Keep that in mind because vehicles that held their value tended to be a common sight on the list. Number two was the Porsche Macan (23.1 percent or $14,221 above MSRP), number three was the Genesis GV70 (22.4 percent or $10,278), and number four was the Lexus RX 450h (21.9 percent or $10,847).
Despite becoming notorious for quality control complaints and production slowdowns Ford’s been eager to address, the Bronco came in at number five. Released in June of 2021, the SUV has become a popular choice (every upper-middle class person near me seems to have bought one) meaning dealers can ask for 21.6 percent above MSRP – resulting in an extra $8,697.
“The Ford Bronco has been in high demand since its debut last year, and this demand has exceeded supply as inventory shortages have led to long wait lists and frequent dealer markups for the vehicle,” said Brauer. “Ford closed the order books for the 2022 Bronco in May and began taking orders for the 2023 version in late August.”
Ford’s Maverick also made the list, trading 18.4 percent above MSRP and following a similar (albeit less troublesome) trajectory as the much larger Bronco.
“The Maverick compact pickup has been in high demand since its debut, which forced dealers to stop taking orders for both versions at the end of January, resuming only in mid-September,” said Brauer. “Heightened gas prices have boosted demand for this already-hot seller, with both the hybrid and gasoline versions returning excellent gas mileage, and even these marked-up prices remain attainable for buyers given the starting prices of under $25,000.”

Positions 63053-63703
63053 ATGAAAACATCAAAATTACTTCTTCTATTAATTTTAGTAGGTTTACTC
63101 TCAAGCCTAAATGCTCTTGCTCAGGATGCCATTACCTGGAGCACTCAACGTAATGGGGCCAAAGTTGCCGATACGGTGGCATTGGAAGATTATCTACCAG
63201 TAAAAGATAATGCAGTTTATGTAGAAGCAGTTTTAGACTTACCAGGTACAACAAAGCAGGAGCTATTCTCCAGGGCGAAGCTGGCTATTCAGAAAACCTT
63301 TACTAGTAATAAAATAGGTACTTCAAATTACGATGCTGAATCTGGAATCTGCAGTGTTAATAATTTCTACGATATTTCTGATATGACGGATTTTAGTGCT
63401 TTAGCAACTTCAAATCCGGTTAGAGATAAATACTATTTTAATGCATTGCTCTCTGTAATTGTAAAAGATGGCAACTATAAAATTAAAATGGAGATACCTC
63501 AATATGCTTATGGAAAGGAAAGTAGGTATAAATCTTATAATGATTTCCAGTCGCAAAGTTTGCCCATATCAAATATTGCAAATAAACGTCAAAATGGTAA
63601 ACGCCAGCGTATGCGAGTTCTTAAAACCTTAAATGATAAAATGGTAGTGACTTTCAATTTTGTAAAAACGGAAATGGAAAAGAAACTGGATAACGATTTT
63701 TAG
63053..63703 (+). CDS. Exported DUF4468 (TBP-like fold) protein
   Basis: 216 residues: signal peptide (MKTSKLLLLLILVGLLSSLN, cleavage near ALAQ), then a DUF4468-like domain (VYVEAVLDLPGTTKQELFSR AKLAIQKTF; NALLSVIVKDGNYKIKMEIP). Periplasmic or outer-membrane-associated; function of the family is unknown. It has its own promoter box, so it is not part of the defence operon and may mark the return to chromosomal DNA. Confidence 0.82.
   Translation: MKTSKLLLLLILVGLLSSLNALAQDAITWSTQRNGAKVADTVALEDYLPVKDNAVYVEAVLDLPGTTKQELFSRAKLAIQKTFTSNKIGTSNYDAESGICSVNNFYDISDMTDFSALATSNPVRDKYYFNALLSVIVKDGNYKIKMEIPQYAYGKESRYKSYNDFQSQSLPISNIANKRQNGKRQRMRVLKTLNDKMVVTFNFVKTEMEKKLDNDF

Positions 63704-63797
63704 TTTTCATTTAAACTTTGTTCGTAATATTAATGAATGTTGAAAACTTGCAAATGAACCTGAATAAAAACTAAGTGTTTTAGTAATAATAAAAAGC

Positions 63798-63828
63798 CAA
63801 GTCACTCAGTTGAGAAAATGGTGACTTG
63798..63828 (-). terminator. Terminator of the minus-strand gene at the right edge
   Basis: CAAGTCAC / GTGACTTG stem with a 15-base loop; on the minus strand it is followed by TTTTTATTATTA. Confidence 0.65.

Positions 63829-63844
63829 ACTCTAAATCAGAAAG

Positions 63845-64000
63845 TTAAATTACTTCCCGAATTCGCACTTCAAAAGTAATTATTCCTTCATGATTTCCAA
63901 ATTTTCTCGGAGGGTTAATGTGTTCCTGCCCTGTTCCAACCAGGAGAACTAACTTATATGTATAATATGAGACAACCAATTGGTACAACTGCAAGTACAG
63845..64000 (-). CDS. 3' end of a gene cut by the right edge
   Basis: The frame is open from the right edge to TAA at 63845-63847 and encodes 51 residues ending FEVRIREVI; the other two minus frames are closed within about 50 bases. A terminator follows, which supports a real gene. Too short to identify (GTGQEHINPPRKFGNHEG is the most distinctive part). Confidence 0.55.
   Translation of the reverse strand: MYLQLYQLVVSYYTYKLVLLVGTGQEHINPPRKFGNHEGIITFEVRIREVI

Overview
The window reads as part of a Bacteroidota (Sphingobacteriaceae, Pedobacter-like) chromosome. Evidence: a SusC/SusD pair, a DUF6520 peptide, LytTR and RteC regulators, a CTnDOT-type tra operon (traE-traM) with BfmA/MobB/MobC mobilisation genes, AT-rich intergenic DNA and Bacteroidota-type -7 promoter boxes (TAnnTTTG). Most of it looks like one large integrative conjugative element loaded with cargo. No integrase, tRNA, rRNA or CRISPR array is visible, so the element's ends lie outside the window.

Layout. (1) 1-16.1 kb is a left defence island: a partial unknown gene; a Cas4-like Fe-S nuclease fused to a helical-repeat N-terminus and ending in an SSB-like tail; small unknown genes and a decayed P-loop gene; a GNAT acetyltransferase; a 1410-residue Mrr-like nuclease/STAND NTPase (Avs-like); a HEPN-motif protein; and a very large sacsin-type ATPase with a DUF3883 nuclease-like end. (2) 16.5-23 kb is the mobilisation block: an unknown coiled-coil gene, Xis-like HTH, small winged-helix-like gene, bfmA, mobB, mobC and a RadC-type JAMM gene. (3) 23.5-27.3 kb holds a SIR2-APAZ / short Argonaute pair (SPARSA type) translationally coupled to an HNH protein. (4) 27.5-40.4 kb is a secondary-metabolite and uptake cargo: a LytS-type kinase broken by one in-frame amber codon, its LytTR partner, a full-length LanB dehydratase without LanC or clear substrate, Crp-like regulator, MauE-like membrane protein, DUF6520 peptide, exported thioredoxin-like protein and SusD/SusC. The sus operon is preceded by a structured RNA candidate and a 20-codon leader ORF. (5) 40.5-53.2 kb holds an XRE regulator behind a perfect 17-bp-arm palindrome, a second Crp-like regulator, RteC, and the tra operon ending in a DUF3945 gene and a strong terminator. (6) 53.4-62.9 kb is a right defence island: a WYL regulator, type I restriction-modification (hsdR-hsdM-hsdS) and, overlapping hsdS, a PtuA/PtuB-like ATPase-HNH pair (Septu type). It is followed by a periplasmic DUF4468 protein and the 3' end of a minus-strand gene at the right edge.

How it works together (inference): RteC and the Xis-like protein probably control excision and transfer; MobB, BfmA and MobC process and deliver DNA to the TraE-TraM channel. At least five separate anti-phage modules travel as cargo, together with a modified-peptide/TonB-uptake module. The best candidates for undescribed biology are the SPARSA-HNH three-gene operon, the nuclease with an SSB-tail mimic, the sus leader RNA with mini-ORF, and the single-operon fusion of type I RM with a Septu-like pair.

Here’s the list in full:
- Jeep Wrangler (24.4 percent or $8,433 above MSRP)
- Porsche Macan (23.1 percent or $14,221 above MSRP)
- Genesis GV70 (22.4 percent or $10,278 above MSRP)
- Lexus RX 450h (21.9 percent or $10,847 above MSRP)
- Ford Bronco (21.6 percent or $8,697 above MSRP)
- Jeep Wrangler Unlimited (20.0 percent or $8,877 above MSRP)
- Cadillac CT5 (19.9 percent or $8,335 above MSRP)
- Porsche Cayenne (19.6 percent or $16,750 above MSRP)
- Chevrolet Corvette (19.5 percent or $14,697 above MSRP)
- Mercedes-Benz GLB (19.0 percent or $7,650 above MSRP)
- MINI Hardtop 2 Door (18.8 percent or $5,426 above MSRP)
- Lexus RX 350L (18.8 percent or $9,423 above MSRP)
- Jeep Gladiator (18.5 percent or $8,478 above MSRP)
- Ford Maverick (18.4 percent or $4,614 above MSRP)
- Genesis GV80 (18.0 percent or $10,124 above MSRP)
“New car buyers will probably have trouble finding available inventory and can expect to pay higher-than-average prices for vehicles that are in high demand,” added Brauer. “Consumers looking to purchase a new car should do their research and compare prices between multiple dealers, and in some cases can avoid markups by ordering directly from the manufacturer.”
My advice? Check out the used market if you’re comfortable with private sellers and have enough knowledge to ensure you’re not being sold a lemon. Dealers will keep doing this for as long as they think they can get away with it.
[Images: Gretchen Gunda Enger/Shutterstock]